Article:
It appears the ‘breakdown’ is over JPMorgan’s demands that they offset payments to the DoJ from the FDIC fund (i.e. they wanted to use funds set aside from FDIC insurance to fund this penalty). DoJ lawyers are not amused (for now)…”

    Courtesy Zerohedge

  11. down2long

    Yves, thank you again for explaining things in terms the layperson can understand, and taking down the “poor Dimon” meme. That has been salt in a very deep wound for me.

    Do I understand poster Ron’s info to mean that JPM made an extra $145B off of waMu assets. Is that in 2009 alone?

    Also Yves, with all due respect, and at the risk of sounding like a suck up, you really did look great on the TV. Your skin is luminescent. Must be your vegetarian lifestyle.

  12. Susan the other

    Even better today. Impeach Obama and prosecute Eric Holder for felony-fraud. Let the tough New York judges take care of Dimon. (Please, Schneiderman, just stay away.)

  13. Walter Map

    The Fed will arrange to have middle-class taxpayers pay the fines and reimburse JPM triple for its expenses.

    Somebody wake me up when a TBTF bank has been nationalized and the top floors have been bussed off to Sing Sing. Now that would be something. That would rank up there with the Second Coming.

  14. steelhead23

    I suspect it is Amy’s interview style, but I found her feigned ignorance annoying. I would hope that you (Yves) have an opportunity to discuss the implications of TBTF, Too Big to Prosecute, the scale of finance as a component of the global economy, on the very concept of democracy. Let me be clear. While we generally term the current crisis as an economic and financial crisis, at its heart, it is a crisis of governance. It seems that excessive secrecy, security, and militancy are easily recognized as threats to democracy, but the financial oligarchy, that cohort of 1%ers that is undermining democracy and our social order, work in such an ununderstandable, byzantine world, that Amy doesn’t recognize them as the threats they are. Hence, Greenwald gets 30 minutes while you get 5.

    I know you have been involved in Occupy, and the miniscule left-leaning segment of the media covered that fairly well, but it is well past time that a well-versed financial analyst should have to parse her words so that her interviewer and audience can comprehend the simplest financial terms. Again, this interview leads me to call for requiring at least 2 semesters of finance/economics to obtain a high school diploma. We need to learn our oppressor’s language. I see our current ignorance as a tool for subjugation, exactly like the pre-Civil War South Carolina law that forbid teaching negroes to read.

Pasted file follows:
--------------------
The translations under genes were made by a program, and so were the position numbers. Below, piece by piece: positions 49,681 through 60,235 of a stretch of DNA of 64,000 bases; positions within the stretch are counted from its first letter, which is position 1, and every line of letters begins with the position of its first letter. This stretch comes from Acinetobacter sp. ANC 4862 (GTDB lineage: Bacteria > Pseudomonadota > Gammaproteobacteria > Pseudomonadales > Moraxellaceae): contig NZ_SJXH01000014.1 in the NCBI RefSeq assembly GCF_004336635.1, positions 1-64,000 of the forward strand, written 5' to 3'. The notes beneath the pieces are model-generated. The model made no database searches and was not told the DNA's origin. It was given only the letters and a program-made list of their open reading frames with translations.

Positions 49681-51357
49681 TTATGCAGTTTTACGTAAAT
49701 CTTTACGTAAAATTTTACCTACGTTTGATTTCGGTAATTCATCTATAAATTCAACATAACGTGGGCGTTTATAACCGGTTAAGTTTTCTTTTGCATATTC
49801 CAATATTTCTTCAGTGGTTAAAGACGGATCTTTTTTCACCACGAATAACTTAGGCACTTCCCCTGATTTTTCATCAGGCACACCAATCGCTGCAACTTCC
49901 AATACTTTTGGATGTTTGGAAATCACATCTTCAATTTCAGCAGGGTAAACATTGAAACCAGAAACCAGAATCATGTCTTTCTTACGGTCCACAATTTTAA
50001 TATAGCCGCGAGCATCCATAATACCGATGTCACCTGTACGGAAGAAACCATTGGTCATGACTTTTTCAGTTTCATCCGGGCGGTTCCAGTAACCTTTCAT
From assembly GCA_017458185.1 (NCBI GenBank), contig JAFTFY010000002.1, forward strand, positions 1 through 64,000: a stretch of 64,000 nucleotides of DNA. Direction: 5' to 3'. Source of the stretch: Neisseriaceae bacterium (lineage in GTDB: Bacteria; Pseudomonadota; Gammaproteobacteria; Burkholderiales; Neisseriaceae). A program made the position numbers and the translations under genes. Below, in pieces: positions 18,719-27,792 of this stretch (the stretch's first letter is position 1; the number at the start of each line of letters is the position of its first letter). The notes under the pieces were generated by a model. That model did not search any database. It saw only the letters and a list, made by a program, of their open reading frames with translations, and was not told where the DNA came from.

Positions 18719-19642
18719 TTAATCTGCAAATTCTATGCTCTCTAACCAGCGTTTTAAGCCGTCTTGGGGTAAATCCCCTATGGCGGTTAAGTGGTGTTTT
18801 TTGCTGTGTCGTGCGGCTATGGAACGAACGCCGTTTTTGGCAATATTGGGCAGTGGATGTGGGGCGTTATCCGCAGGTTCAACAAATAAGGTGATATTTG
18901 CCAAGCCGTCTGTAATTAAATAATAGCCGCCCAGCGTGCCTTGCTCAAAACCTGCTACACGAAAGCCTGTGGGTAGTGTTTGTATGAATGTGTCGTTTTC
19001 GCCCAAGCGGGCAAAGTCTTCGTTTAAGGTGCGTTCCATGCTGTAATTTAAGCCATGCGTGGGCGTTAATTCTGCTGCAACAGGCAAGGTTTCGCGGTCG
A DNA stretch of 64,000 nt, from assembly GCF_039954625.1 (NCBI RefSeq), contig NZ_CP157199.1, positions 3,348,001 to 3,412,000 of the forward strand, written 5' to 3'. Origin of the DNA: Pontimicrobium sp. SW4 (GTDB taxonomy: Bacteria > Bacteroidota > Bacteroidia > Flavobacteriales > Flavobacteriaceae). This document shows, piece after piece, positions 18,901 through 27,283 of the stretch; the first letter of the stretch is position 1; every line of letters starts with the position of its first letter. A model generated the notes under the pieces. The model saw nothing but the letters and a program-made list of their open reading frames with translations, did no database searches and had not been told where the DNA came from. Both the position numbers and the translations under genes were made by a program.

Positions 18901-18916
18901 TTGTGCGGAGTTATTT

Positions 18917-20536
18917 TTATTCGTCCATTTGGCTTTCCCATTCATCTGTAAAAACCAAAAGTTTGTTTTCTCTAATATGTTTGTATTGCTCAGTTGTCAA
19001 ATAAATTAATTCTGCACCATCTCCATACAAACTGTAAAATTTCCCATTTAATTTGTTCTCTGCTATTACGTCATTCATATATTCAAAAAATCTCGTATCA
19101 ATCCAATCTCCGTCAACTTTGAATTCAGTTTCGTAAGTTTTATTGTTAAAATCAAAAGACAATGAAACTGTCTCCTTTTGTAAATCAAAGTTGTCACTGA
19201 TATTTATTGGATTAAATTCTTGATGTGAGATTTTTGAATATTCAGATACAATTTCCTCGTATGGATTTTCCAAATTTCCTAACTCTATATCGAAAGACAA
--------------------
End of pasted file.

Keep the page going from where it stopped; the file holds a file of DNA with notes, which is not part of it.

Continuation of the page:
15. Banger

    Good showing–very enlightening. It’s interesting the mainstream media often throws its hands up and flutters them and says “oh it’s too complicated” when it comes to the financial crises. The crisis if fairly easy to understand compared to say, the situation in Syria with all the cross-currents. The issues are simple and can be reduced to one word “fraud” and fraud at the highest level.

    Dimon, in the bit they showed has no respect for Congress because, he knows as well as I do, that he outranks these people including the AG and the President. What many people don’t know, also, is that these big banks are tied into the intelligence and organized crime communities as well.

    1. Adriannzinha

      Interestingly enough in this case as it pertains to that rotten Di-mon CEO of JP Morgan, the MSM are remarkably clear, at least on CNBC.

      It is remarkable how the situation is presented there. Today even with Hank Paulson and the Goldman CEO, they both asserted that Dimon basically did the government & FDIC a favor in buying WaMu. You’d expect that from such insiders but the pundits and reporters are waving their pom-poms with gusto. They generally refer to all of this as a big DOJ ‘witch-hunt’ and ‘persecution’ of honest knaves, er, bankers and CEO’s.

      A rather fascinating construct in manufacturing warped realities.

      1. Banger

        I feel that the single most important thing for the American people to understand is the political nature of all mainstream media outlets. All of these outlets political organizations that pretend to report the truth. CNBC has a particular point of view representing Wall Street and other outlets have other groups they serve.

        The absolutely universal cheerleading the mainstream does in every lead up to war is well-known–the Syria gas crisis showed this most dramatically a few months ago.

  16. Glen

    Nice job Yves.

    The pissing and moaning for Jamie and JPM are laughable. I wonder if the talking heads on CNBC and the editors at the WSJ realize how idiotic they look. They are living in a smaller and smaller bubble. It’ll be interesting to see what they do when it pops.

  17. sierra7

    Great to see you on Amy’s show….
    Tape it every morning……
    Yes, you were kind of cut off….but, hopefully you can make a longer segment next time……

  18. financial matters

    Liked seeing Jamie Dimon getting rattled in the Congressional hearing and Jeff Merkley telling him ‘this is not your hearing’ rather than something like ‘we all have a lot to learn from you sir’

    Eric Holder doesn’t get it by holding a private meeting with him but Yves does by calling out his ‘dismissive’ attitude and that he is a ‘protected’ person.

    Also nice to connect the dots with the Federal govt stepping in to backstop the money market funds to protecting JP Morgan’s repo exposure.

    Keep up the pressure. These problems are just beginning to unravel and high rollers like Jamie Dimon may find their support systems thinner than they’d like.

    He walks in with private security when he should be walking in with US Marshals…